President Orders Disaster Aid For Seattle Earthquake

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Release date: 
March 1, 2001
Release Number: 

Washington, DC -- The head of the Federal Emergency Management Agency (FEMA) announced today that President Bush has declared Washington State a major disaster area, triggering the release of federal funds to supplement recovery efforts in the Seattle area jolted yesterday by a powerful earthquake measuring 6.8 in magnitude.

FEMA Director Joe M. Allbaugh said the President took the action this evening immediately after receiving the agency analysis of the state's request for federal assistance submitted this afternoon.

"The President is committed to ensuring the safety and welfare of people in the earthquake area," Allbaugh said. "He has pledged the support of the federal government and made resources available as may be required to help meet immediate needs and assist in the rebuilding process."

Allbaugh, who toured the earthquake area earlier today, said stricken residents and business owners in the counties of King, Kitsap, Lewis, Mason, Pierce and Thurston are eligible to apply for federal aid under the President's major disaster declaration.

The assistance, to be coordinated by FEMA, can include grants to help pay for temporary housing, minor home repairs and other serious disaster-related expenses. Low-interest loans from the U.S. Small Business Administration also will be available to cover residential and business losses not fully compensated by insurance.

Additionally, federal funds will be provided to the state and affected local governments in the designated counties to pay 75 percent of the costs for debris removal, emergency services related to the earthquake, and repairing or replacing damaged public facilities, such as roads, buildings and utilities. The declaration also makes funding available to the state on a cost-shared basis for approved projects that reduce future disaster risks.

Allbaugh, who designated the counties eligible for federal aid following the declaration, said more jurisdictions may be added for assistance as soon as damage can be assessed throughout the stricken area.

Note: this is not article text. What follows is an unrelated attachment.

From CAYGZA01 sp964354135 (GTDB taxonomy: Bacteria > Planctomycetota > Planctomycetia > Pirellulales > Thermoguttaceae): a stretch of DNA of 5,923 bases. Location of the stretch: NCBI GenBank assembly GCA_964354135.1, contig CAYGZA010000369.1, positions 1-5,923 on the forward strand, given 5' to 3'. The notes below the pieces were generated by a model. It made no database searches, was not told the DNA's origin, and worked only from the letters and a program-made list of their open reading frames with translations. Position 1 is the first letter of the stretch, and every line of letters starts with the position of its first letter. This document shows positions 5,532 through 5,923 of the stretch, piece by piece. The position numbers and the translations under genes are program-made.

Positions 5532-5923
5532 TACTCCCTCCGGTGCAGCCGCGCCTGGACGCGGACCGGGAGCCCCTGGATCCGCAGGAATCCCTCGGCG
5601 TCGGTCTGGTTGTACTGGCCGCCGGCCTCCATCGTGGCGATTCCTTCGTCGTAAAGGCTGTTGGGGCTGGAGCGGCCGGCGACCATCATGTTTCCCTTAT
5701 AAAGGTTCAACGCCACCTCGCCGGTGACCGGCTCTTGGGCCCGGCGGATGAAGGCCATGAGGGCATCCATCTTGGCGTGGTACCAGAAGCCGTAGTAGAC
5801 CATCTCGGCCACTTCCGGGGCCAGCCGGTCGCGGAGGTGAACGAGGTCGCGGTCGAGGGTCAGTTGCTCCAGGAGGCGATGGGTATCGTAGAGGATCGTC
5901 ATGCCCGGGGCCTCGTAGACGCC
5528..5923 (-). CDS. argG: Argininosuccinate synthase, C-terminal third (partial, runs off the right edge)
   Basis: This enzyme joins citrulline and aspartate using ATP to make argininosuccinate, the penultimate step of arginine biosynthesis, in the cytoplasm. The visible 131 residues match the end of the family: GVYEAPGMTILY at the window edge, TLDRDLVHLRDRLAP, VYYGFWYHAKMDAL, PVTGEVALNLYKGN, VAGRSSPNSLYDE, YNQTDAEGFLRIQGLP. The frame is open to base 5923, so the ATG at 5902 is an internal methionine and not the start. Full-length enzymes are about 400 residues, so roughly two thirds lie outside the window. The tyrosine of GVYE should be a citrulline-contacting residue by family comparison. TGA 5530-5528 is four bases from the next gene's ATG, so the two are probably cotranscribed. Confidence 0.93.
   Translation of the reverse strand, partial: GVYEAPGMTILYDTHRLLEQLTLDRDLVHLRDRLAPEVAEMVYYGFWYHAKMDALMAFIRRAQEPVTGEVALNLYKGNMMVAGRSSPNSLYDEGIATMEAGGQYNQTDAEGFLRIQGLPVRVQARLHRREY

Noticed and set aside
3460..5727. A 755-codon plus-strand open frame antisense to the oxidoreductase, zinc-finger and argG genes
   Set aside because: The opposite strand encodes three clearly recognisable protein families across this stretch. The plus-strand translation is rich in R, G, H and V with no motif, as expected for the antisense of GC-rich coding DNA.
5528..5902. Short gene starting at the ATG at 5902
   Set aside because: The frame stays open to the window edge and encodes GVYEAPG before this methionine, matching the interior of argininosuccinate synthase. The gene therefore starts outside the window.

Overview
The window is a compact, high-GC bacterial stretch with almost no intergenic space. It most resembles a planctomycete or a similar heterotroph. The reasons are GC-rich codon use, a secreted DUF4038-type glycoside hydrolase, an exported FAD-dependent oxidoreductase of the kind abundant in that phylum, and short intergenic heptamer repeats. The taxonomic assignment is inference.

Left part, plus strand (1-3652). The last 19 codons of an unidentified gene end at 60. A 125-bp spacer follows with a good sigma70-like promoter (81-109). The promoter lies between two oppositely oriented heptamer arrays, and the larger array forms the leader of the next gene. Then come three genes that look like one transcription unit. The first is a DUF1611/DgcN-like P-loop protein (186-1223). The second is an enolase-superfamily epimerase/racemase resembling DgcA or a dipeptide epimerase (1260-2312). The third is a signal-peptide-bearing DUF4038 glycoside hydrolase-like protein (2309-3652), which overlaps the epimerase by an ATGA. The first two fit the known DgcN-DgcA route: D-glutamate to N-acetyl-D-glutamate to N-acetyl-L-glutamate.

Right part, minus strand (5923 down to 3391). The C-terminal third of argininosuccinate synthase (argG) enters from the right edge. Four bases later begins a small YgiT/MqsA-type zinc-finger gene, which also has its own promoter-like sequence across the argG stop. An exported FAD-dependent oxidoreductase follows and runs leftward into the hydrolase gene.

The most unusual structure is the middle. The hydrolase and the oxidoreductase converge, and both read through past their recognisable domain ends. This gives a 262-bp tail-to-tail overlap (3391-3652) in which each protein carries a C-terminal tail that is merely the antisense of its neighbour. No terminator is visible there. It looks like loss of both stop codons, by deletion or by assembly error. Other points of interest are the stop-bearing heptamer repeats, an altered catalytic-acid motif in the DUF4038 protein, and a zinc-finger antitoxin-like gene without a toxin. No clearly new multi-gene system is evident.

William Lokey of FEMA was named by Allbaugh to coordinate the federal relief effort. Lokey said that residents and business owners who sustained losses in the designated counties can begin the disaster application process by calling 1-800-462-9029, or 1-800-462-7585 (TTY) for the hearing and speech impaired. The toll-free telephone numbers will operate from 5 a.m. to 9 p.m. (PST) seven days a week until further notice.

Lokey advised that those who sustained damage should first contact their insurance agent and make an assessment of the degree of damage before calling the toll-free telephone service.

"While we encourage everyone to apply for aid, our immediate priority is to assist people most in need," Lokey said. "We would greatly appreciate those with minor damage delaying their calls for a few days to keep the lines open for taking applications from others who may have been left homeless or suffered significant losses."

Lokey also noted that it normally takes seven to ten days after applications are made to have damage verified by FEMA housing inspectors and another week or more before qualified applicants receive assistance checks.

"We ask that people exercise a little patience and assure them that we will be available for as long as it takes to deliver all the assistance they are entitled to receive."

Last Updated: 
July 16, 2012 - 18:46
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